The Automatic Learning for the Rapid Classification of Events (ALeRCE) Alert Broker

Förster et al. 2021, AJ

We introduce the Automatic Learning for the Rapid Classification of Events (ALeRCE) broker, an astronomical alert broker designed to provide a rapid and self--consistent classification of large etendue telescope alert streams, such as that provided by the Zwicky Transient Facility (ZTF) and, in the future, the Vera C. Rubin Observatory Legacy Survey of Space and Time (LSST). ALeRCE is a Chilean--led broker run by an interdisciplinary team of astronomers and engineers, working to become intermediaries between survey and follow--up facilities. ALeRCE uses a pipeline which includes the real--time ingestion, aggregation, cross--matching, machine learning (ML) classification, and visualization of the ZTF alert stream. We use two classifiers: a stamp--based classifier, designed for rapid classification, and a light--curve--based classifier, which uses the multi--band flux evolution to achieve a more refined classification. We describe in detail our pipeline, data products, tools and services, which are made public for the community (see https://alerce.science). Since we began operating our real--time ML classification of the ZTF alert stream in early 2019, we have grown a large community of active users around the globe. We describe our results to date, including the real--time processing of 9.7×107 alerts, the stamp classification of 1.9×107 objects, the light curve classification of 8.5×105 objects, the report of 3088 supernova candidates, and different experiments using LSST-like alert streams. Finally, we discuss the challenges ahead to go from a single-stream of alerts such as ZTF to a multi--stream ecosystem dominated by LSST.


Alert Classification for the ALeRCE Broker System: The Light Curve Classifier

Sánchez-Sáez et al. 2021, AJ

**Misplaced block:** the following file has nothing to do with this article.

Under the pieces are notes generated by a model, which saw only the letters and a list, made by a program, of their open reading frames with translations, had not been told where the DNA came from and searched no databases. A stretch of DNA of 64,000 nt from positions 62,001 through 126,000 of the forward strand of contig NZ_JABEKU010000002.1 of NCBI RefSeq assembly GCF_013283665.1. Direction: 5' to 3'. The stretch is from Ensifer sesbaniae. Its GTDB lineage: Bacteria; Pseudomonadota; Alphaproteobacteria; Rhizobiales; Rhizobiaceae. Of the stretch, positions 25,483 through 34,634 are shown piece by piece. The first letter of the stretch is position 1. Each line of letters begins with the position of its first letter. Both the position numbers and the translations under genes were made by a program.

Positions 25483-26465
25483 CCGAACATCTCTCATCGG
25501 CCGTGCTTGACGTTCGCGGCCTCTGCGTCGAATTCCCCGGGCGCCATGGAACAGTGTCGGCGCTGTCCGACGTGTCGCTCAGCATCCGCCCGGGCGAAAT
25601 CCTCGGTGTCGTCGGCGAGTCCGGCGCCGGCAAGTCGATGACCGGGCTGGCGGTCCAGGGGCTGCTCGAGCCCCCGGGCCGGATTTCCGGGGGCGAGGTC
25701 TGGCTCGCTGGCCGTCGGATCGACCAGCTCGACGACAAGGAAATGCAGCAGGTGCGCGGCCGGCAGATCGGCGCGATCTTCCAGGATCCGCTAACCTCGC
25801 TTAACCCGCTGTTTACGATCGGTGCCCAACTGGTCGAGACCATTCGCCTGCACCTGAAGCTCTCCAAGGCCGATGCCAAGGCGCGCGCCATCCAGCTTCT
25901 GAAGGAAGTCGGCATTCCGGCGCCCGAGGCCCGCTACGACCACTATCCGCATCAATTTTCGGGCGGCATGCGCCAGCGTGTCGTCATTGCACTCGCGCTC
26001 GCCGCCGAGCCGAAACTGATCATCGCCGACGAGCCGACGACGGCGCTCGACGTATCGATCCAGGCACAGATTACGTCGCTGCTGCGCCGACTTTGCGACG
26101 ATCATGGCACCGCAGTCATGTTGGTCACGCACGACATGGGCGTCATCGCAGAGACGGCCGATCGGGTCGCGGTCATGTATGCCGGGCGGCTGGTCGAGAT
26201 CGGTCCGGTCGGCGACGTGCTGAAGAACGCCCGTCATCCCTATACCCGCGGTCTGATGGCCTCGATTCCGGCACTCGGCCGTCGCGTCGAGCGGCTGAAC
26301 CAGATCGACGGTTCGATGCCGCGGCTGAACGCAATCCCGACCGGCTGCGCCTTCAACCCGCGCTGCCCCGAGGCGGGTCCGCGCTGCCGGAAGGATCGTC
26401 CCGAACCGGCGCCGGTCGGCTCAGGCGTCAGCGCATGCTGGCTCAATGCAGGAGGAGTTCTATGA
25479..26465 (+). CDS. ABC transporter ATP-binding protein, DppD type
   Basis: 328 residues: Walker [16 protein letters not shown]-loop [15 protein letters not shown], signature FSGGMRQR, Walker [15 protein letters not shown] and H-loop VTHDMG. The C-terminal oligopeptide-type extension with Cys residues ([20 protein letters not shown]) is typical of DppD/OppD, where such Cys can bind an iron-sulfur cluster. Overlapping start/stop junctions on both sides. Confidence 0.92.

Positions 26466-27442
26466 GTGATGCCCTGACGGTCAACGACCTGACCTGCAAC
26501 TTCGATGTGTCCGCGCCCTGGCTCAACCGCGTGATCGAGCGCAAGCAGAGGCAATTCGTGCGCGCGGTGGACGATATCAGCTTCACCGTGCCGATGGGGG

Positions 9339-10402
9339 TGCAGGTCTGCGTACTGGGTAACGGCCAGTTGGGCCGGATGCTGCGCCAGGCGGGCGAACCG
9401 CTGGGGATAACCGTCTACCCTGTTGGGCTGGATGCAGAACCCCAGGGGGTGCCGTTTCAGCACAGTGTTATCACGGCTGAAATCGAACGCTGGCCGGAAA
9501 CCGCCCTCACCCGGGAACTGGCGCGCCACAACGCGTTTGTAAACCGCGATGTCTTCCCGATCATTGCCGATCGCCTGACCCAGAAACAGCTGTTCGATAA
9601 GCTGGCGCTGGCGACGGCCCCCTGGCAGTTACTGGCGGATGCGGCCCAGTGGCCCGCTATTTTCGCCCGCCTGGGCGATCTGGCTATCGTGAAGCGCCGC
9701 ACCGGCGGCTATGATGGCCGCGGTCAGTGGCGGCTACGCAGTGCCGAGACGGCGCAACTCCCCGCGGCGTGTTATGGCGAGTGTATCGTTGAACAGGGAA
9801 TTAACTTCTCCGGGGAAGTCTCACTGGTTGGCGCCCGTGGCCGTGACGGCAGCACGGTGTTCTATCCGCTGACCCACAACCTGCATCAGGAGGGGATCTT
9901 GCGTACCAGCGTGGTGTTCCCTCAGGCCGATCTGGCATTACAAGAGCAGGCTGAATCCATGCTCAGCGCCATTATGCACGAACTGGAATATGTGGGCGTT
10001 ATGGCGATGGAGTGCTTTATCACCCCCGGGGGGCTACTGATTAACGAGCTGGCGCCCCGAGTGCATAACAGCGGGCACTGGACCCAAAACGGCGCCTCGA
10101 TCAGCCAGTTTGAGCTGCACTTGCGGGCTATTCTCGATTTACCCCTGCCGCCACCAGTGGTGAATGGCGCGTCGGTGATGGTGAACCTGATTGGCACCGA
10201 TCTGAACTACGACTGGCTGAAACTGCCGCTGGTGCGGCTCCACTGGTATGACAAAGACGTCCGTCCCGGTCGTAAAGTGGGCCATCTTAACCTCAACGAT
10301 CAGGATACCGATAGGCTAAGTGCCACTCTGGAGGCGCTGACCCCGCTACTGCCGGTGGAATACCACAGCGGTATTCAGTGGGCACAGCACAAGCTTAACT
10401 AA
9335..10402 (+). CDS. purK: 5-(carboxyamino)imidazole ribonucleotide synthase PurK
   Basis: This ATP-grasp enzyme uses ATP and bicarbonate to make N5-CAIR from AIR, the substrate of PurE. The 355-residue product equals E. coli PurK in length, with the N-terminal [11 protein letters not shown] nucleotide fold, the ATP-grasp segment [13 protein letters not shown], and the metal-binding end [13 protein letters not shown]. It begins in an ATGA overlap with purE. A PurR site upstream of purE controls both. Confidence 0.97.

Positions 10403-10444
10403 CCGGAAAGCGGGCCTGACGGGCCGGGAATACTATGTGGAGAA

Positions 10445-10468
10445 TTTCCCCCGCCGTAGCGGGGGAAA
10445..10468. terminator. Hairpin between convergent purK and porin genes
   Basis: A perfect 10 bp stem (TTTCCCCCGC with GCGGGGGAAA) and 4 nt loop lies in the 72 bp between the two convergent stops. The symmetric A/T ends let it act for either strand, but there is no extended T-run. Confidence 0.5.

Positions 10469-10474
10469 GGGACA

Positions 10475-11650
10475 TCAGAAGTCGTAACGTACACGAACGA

We present the first version of the ALeRCE (Automatic Learning for the Rapid Classification of Events) broker light curve classifier. ALeRCE is currently processing the Zwicky Transient Facility (ZTF) alert stream, in preparation for the Vera C. Rubin Observatory. The ALeRCE light curve classifier uses variability features computed from the ZTF alert stream, and colors obtained from AllWISE and ZTF photometry. We apply a Balanced Hierarchical Random Forest algorithm with a two-level scheme, where the top level classifies each source as periodic, stochastic, or transient, and the bottom level further resolve each hierarchical class, yielding a total of 15 classes. This classifier corresponds to the first attempt to classify multiple classes of stochastic variables (including nucleus- and host-dominated active galactic nuclei, blazars, young stellar objects, and cataclysmic variables) in addition to different classes of periodic and transient sources, using real data. We created a labeled set using various public catalogs (such as the Catalina Surveys and {\em Gaia} DR2 variable stars catalogs, and the Million Quasars catalog), and we classify all objects with ≥6 g-band or ≥6 r-band detections in ZTF (868,371 sources as of 2020/06/09), providing updated classifications for sources with new alerts every day. For the top level we obtain macro-averaged precision and recall scores of 0.96 and 0.99, respectively, and for the bottom level we obtain macro-averaged precision and recall scores of 0.57 and 0.76, respectively. Updated classifications from the light curve classifier can be found at http://alerce.online